Sunday, May 12, 2013

The Waiting List is the Hardest Part

While Mrs. Spew was eating her Mother's Day Breakfast (pancakes but not in bed as she hates getting breakfast in bed [not a superfan of Mother's Day either]), I read and reacted to this NYT story on college waiting lists and the students/parents who obsess about them.  The story discusses students who are desperate to get in to their favorite school from the purgatory that is the waiting list.  They send cookies, more evidence of how wonderful they are (projects, etc), and heaps of email/phone calls.

My first reaction: "These are precisely the students I would not want to have in my class.  Once they get in, they will whine and whine about grades and everything else."

Mrs. Spew's reaction: "This is why professors are not admissions committees!"  Yes, this is why I married her.  Heaps of laughs on an early Sunday morning before she celebrates Mother's Day by going to a third day of Ottawa's Comic-con with Teen Spew.  The highlight of today will be T.S. getting a photo with Nathan Fillion.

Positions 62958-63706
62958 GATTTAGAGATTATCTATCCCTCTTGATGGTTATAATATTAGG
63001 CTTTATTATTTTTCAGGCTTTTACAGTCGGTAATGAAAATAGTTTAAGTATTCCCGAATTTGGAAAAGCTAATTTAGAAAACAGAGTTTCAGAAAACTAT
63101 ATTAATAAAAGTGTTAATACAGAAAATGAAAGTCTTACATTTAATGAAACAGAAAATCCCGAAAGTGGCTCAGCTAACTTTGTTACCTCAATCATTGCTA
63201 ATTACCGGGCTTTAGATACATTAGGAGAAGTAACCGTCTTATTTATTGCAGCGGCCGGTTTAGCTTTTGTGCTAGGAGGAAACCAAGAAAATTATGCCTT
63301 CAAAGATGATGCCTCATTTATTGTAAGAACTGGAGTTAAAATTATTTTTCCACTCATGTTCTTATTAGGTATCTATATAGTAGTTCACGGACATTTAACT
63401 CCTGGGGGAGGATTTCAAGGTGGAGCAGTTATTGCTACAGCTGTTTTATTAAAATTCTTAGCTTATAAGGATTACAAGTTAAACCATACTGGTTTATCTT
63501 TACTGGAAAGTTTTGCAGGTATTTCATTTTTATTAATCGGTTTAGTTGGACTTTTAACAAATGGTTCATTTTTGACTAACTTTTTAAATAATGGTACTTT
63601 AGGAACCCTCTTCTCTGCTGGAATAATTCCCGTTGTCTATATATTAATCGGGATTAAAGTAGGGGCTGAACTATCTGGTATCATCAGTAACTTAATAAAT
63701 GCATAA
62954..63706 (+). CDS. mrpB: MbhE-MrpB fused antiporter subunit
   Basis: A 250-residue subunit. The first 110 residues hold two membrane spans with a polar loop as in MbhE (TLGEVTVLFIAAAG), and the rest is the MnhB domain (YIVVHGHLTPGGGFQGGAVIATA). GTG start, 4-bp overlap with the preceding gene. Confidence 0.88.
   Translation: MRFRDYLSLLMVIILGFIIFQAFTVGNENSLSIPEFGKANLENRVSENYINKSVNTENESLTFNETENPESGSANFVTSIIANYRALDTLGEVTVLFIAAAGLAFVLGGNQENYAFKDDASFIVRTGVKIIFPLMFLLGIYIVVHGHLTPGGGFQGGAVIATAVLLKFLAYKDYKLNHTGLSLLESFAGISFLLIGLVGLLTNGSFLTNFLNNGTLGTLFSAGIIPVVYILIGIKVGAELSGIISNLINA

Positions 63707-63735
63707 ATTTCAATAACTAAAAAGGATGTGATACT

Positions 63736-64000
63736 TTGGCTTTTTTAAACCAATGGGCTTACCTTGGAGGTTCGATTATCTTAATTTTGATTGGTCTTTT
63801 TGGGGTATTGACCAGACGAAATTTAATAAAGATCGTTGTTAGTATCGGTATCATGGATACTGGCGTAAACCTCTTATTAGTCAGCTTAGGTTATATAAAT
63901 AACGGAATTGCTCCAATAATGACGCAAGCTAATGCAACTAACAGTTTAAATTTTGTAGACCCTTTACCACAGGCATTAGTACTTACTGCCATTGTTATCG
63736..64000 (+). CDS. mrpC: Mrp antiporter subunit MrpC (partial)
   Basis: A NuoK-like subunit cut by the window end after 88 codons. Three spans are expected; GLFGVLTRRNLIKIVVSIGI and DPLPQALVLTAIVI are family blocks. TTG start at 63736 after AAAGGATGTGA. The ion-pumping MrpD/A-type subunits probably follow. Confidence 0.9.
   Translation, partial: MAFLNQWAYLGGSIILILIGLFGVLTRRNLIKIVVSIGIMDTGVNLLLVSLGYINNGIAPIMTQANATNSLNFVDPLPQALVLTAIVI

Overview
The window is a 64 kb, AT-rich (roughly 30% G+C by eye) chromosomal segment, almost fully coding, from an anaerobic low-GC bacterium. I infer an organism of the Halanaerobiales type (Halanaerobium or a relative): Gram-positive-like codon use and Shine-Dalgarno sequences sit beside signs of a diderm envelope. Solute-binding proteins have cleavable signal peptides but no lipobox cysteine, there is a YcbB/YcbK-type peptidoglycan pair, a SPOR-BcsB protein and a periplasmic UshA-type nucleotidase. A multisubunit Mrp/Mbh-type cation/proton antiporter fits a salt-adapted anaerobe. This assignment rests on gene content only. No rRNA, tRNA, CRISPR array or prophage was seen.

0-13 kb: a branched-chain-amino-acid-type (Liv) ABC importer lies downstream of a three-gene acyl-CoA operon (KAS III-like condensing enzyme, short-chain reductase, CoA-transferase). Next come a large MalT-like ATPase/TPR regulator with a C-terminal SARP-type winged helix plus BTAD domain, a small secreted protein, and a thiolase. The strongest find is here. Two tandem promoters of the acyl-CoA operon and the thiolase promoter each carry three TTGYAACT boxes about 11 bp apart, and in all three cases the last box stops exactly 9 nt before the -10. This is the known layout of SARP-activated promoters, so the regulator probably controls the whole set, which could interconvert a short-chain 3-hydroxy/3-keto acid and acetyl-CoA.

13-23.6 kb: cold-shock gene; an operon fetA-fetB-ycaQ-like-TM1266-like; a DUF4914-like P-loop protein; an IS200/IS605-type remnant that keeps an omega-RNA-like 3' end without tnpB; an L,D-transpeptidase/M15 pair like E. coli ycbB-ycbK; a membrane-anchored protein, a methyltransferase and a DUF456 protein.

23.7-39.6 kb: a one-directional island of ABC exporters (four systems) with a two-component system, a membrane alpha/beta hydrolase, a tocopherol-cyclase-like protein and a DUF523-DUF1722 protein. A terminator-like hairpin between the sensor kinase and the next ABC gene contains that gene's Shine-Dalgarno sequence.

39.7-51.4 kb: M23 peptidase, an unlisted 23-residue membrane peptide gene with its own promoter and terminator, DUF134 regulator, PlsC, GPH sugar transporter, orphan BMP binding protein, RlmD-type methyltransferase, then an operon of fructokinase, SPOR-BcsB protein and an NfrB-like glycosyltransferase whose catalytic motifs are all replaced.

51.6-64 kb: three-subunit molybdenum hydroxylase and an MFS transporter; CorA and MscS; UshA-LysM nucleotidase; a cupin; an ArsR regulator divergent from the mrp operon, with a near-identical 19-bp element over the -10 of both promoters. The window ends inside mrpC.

Anyhow, this story reminded me of an old post that I cannot find right now: that there is such a thing as too much sucking up.  It is one thing to occasionally pander to the prof or to a school, it is another to be relentlessly in one's face.  It does far more harm than good.  And the article indicates that too much campaigning is going to backfire. 
To cut down on behavior like that, says David Borus, dean of admissions at Vassar College, “We are very explicit in the communications we send out about what’s going to help you and what’s not going to help you, and we make it pretty clear that if you do do some of this stuff, you’re just going to tick us off.” 

They probably will not tell someone that their chances have declined because they were obnoxious/obsequious/obstinate  (the three O's of over-doing), but that is almost certainly the reality.

The other reality is this: while some schools seem to fit better than others, you can be happy and successful regardless of the school.  Sure, getting into Harvard probably opens a lot more doors, but most of the time, going to choice #2 or #3 or #5 is probably not going to ruin one's life.

So, if you are on the waiting list, follow the instructions and do no more than that.  Or move on to the next school on your list.  Good luck and enjoy the best four to six years of your life!

No comments: